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I'm trying to use Joda-Time in order to know time durations between two points in time, where each point is given in its own local timezone.

E.g. :

DateTime ny = new DateTime(2011, 2, 2, 7, 0, 0, 0, DateTimeZone.forID("America/New_York"));
DateTime la = new DateTime(2011, 2, 3, 10, 15, 0, 0, DateTimeZone.forID("America/Los_Angeles"));
DateTime utc1 = ny.withZone(DateTimeZone.UTC);
DateTime utc2 = la.withZone(DateTimeZone.UTC);        
Period period = new Period(utc1, utc2);

Now, I wish to know if this takes into account day light savings and leap years... Also, is the use of 'Period' the correct Joda-Time way to achieve this? Thanks ;)

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2 Answers 2

up vote 5 down vote accepted

The code you provided will work and take into account time zones but you don't need to do the conversion to UTC. This code is simpler and does the same thing (using a Duration rather than a Period):

DateTime ny = new DateTime(2011, 2, 2, 7, 0, 0, 0, DateTimeZone.forID("America/New_York"));
DateTime la = new DateTime(2011, 2, 3, 10, 15, 0, 0, DateTimeZone.forID("America/Los_Angeles"));
Duration duration = new Interval(ny, la).toDuration();
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Depending on how you use it, the code above may not be a good idea.

All DateTime constructors that take int's for year/month/day/hour etc are vulnerable to the Daylight Savings (DST) transition periods, in which case Joda-time will throw an exception. So if the hour during transition is a possible input in your application, it will fail:

DateTime ny = new DateTime(2011, 3, 13, 2, 0, 0, 0, DateTimeZone.forID("America/New_York"));

Exception in thread "main" java.lang.IllegalArgumentException: Illegal instant due to time zone offset transition: 2011-03-13T07:00:00.000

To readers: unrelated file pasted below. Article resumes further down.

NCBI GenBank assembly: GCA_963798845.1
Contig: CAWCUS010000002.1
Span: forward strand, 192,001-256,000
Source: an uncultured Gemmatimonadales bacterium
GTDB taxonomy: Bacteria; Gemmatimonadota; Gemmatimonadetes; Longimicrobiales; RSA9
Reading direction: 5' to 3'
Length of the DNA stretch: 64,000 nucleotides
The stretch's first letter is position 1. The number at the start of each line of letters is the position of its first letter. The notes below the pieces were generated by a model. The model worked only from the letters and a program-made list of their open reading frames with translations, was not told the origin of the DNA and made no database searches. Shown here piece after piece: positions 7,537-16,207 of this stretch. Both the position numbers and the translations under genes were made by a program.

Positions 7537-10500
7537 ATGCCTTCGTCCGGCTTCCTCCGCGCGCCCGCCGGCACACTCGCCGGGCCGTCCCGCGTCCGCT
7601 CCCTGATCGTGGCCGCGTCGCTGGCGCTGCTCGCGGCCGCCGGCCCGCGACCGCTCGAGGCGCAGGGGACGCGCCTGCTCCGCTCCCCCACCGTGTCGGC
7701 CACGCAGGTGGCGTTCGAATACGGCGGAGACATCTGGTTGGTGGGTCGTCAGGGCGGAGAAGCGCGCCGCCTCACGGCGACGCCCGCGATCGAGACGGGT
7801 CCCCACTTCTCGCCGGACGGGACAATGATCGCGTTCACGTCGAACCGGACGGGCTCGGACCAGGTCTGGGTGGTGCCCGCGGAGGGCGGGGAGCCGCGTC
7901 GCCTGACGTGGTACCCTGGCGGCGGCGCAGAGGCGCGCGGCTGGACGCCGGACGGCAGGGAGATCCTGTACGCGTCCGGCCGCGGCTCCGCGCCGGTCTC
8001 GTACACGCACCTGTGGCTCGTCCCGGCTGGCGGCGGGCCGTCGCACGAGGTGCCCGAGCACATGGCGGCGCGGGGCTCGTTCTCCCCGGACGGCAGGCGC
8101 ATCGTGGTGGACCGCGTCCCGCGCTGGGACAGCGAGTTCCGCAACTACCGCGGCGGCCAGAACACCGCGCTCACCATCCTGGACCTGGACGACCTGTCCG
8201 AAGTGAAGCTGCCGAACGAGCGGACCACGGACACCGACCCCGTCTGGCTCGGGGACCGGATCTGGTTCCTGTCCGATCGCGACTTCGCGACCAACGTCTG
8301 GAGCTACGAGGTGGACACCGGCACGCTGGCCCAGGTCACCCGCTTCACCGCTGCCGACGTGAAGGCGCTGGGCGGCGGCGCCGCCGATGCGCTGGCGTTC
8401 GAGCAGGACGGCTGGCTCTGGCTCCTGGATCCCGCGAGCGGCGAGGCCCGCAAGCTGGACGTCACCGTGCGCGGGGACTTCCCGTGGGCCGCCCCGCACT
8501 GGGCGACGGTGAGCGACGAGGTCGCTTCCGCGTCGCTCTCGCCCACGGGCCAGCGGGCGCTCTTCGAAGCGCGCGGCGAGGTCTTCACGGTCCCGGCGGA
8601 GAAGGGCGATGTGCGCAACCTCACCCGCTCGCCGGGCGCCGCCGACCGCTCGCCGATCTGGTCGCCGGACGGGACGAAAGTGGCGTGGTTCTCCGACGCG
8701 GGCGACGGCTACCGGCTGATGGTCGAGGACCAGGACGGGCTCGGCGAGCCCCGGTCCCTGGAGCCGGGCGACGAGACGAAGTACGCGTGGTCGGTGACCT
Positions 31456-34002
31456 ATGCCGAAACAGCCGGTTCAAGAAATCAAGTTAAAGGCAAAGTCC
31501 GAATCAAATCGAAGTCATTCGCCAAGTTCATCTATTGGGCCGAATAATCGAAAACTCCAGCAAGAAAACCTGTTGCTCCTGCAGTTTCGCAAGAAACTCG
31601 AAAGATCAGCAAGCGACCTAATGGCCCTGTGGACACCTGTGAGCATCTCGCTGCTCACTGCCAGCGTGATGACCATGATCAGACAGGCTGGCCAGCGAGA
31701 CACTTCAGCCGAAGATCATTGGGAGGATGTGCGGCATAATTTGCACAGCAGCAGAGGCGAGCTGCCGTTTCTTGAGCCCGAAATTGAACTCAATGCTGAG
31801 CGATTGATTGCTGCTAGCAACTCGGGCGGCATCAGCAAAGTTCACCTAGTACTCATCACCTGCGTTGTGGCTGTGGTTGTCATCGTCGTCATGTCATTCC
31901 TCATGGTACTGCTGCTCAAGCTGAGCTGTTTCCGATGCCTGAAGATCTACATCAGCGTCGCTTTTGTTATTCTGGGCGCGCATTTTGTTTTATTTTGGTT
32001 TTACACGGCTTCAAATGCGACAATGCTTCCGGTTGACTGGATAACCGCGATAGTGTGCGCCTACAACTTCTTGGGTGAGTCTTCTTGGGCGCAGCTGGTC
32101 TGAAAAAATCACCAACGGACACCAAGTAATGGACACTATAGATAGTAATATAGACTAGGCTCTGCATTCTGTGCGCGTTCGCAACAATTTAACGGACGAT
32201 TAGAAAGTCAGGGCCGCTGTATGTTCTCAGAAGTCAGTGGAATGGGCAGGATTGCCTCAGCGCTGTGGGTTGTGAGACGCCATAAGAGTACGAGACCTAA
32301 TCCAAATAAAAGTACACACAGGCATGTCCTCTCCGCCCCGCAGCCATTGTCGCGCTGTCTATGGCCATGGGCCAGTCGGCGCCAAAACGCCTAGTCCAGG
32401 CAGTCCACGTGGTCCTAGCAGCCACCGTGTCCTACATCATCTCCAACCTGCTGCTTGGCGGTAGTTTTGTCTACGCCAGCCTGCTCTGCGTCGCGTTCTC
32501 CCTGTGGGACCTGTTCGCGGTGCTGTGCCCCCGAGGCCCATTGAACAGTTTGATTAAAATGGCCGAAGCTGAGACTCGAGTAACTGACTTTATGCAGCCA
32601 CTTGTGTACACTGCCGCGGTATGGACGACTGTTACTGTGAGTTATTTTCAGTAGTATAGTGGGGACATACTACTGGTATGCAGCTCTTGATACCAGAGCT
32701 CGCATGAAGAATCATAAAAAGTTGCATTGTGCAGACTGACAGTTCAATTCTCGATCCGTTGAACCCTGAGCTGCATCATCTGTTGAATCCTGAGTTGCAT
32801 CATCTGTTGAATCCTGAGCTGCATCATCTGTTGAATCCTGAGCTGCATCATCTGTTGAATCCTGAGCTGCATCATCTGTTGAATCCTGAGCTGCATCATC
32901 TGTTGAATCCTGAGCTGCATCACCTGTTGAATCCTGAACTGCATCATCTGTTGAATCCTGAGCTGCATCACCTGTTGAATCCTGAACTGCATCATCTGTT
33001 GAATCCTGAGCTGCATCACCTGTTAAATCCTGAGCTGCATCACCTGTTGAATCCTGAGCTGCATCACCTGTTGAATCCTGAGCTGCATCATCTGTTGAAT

at org.joda.time.chrono.ZonedChronology.localToUTC(ZonedChronology.java:143)
at org.joda.time.chrono.ZonedChronology.getDateTimeMillis(ZonedChronology.java:119)
at org.joda.time.chrono.AssembledChronology.getDateTimeMillis(AssembledChronology.java:133)
at org.joda.time.base.BaseDateTime.<init>(BaseDateTime.java:254)
at org.joda.time.base.BaseDateTime.<init>(BaseDateTime.java:223)
at org.joda.time.DateTime.<init>(DateTime.java:264)

Similarly, you'll face another problem in the fall, when it's not possible to determine which hour is referred to *as there will be 2 * 2o'clock in the given timezone. The DateTime methods withHourOfday and withTime are vulnerable to the same issue, as well as parsing datetimes as strings with timezones that are affected by DST.

Possible workarounds include

  • instantiating with any fixed-offset timezone instead (such as UTC)
  • parsing same as a string with a UTC timezone
  • instantiating a valid time in the local time zone (e.g. midnight) and using plusHours to move forward till the desired time
  • have a guard (if-statement) to protect against the second hour of the transition dates
  • catch the exception and check when the next transition is going to happen (using DateTimeZone.nextTransition), and move back/forward accordingly
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